Latham's Law - On the Western Front

Mark Latham discusses the importance of Western Sydney voters in the upcoming election

Mark Latham
Mon, 27 Jun, 12:00 AM

More than any other part of Australia, Western Sydney reflects the changing nature of the national political contest.

It has been the beneficiary of substantial economic growth and wealth creation over the past 30 years, with the emergence of a new ‘aspirational’ middle class.

These are small business owners, tradies and professional workers who grew up in Labor working class families but have shifted their votes to the Liberals.

For the aspirationals, the ALP’s trade union base and big spending reputation are electoral liabilities.

So too, on the cultural front, Labor’s embrace of prissy, inner-city political correctness is out-of-step with the down-to-earth, larrikin traditions of Western Sydney.

The overall trend has been for a steady increase in the Liberal vote.

An unpopular figure in the region, Bill Shorten is struggling to make inroads with Liberal-held seats and to defend his ALP strongholds.

Here’s a brief guide to the main contests:

Turnbull and Shorten have visited this seat, centred on Campbelltown, more often than any in the country – a sign that internal polling points to a very close contest. An adverse redistribution has reduced the margin of the sitting Liberal Member Russell Matheson (a former independent Mayor of Campbelltown) to 3.3 percent.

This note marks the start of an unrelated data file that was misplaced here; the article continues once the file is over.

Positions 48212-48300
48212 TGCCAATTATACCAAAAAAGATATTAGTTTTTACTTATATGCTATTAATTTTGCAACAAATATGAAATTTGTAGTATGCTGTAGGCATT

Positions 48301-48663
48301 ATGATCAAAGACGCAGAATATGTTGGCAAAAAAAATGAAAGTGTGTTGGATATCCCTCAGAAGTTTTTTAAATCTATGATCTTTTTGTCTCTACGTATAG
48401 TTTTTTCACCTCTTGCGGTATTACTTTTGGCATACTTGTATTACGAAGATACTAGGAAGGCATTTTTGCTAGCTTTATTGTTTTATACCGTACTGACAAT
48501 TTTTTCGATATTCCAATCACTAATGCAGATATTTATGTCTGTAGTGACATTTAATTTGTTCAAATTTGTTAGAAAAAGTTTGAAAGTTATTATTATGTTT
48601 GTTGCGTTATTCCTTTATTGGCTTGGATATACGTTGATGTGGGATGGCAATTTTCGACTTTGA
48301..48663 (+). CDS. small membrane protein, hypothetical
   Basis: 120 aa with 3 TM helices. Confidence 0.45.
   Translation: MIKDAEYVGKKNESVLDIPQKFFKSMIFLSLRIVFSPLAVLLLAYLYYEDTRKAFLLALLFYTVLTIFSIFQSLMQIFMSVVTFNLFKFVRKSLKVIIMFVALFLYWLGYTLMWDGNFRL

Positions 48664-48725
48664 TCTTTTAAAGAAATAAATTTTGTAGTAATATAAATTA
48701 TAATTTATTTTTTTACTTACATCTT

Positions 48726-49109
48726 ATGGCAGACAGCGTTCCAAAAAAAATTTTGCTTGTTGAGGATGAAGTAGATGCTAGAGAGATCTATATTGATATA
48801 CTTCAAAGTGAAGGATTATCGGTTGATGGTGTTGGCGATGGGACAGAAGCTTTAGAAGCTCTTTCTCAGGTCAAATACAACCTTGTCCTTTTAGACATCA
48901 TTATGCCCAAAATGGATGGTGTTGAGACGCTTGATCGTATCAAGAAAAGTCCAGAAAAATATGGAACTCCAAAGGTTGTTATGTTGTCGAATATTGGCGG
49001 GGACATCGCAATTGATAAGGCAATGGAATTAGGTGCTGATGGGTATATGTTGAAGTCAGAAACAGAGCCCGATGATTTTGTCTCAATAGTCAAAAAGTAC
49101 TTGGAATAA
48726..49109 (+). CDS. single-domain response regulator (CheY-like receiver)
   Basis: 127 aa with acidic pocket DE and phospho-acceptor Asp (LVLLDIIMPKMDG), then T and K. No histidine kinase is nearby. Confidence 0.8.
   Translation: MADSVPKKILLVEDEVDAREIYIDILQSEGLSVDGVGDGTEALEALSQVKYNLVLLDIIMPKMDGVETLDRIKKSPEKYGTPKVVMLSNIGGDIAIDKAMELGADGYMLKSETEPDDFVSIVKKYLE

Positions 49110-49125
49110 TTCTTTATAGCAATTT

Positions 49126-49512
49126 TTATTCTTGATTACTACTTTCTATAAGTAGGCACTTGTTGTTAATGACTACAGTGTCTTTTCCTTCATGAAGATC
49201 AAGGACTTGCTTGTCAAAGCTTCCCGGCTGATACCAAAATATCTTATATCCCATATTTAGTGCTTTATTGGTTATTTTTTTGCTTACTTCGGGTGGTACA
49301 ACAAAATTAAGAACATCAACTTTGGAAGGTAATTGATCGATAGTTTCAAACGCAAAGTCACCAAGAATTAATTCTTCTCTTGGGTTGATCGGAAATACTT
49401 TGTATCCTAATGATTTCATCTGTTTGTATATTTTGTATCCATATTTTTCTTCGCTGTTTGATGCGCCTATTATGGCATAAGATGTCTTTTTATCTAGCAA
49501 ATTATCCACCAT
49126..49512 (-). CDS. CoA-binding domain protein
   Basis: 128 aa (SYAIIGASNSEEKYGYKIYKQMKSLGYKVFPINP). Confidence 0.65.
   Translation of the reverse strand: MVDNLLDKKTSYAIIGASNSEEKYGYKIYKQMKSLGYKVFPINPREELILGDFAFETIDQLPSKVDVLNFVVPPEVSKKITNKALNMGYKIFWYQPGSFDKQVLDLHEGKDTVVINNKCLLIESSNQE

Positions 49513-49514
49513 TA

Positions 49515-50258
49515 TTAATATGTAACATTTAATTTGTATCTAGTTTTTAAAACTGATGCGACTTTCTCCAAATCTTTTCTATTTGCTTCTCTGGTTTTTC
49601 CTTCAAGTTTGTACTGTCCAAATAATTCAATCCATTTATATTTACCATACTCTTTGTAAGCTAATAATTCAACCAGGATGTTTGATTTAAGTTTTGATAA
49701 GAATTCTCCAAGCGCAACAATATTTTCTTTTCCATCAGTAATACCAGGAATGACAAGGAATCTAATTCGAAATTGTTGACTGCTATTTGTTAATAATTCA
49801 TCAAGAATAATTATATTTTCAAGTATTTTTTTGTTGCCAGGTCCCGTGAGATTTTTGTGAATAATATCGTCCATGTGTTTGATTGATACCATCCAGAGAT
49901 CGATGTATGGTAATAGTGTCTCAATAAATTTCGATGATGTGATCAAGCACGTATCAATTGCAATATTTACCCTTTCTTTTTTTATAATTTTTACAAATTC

Matheson is no superstar but he is liked locally as a down-to-earth, sporty type. Labor has preselected Mike Freelander, a very popular local pediatrician. At the start of the campaign, I thought Freelander would win but some stupid, self-indulgent comments on refugee policy have made his task tougher. Matheson by a whisker ($2.20 William Hill).

Based on Penrith, it’s become the quintessential Western Sydney seat: upwardly mobile and usually won by the party of government. The opinion polls show that Liberal MP Fiona Scott ($1.25 William Hill) still has a comfortable buffer. She’s regarded as hard working and effective, so I wouldn’t expect Lindsay to vote her out after just one term.

Labor’s Emma Husar is a quality candidate but she may need to aim at 2019 to be successful.

While only defending a 1.3 percent margin, Labor’s Julie Owens ($1.12 LuxBet) is a strong, experienced local campaigner. She has a habit of winning against the odds and I expect this election to be no different.

My old seat, where the sitting Labor MP Laurie Ferguson is retiring – leaving behind a 6.5 percent margin. Werriwa is moving steadily away from Labor due to the development of new housing estates.

The ALP candidate, Anne Stanley, is a lacklustre municipal plodder, while the Liberals Ned Mannoun, Mayor of Liverpool, is far more appealing. If Shorten campaigns in Werriwa before polling day, put your money on a Mannoun ($6 William Hill) upset at juicy odds.

An interesting electorate because of what happened last time. In 2013 the Liberals had the candidate-from-hell, Jamie Diaz, yet Labor’s Michelle Rowland only won by 3 percent. While Rowland is a great local MP, she’s against a more polished Liberal opponent this time (Yvonne Keane ($3 Sportsbet) and may struggle. Again, keep an eye on Shorten’s campaign itinerary.

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